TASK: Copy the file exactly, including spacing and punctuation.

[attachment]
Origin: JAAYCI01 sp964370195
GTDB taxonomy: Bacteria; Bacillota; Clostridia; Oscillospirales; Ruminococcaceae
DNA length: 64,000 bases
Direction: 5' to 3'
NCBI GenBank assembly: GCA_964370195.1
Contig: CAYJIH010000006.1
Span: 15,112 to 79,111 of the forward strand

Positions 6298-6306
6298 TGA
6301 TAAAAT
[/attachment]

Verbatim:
Origin: JAAYCI01 sp964370195
GTDB taxonomy: Bacteria; Bacillota; Clostridia; Oscillospirales; Ruminococcaceae
DNA length: 64,000 bases
Direction: 5' to 3'
NCBI GenBank assembly: GCA_964370195.1
Contig: CAYJIH010000006.1
Span: 15,112 to 79,111 of the forward strand

Positions 6298-6306
6298 TGA
6301 TAAAAT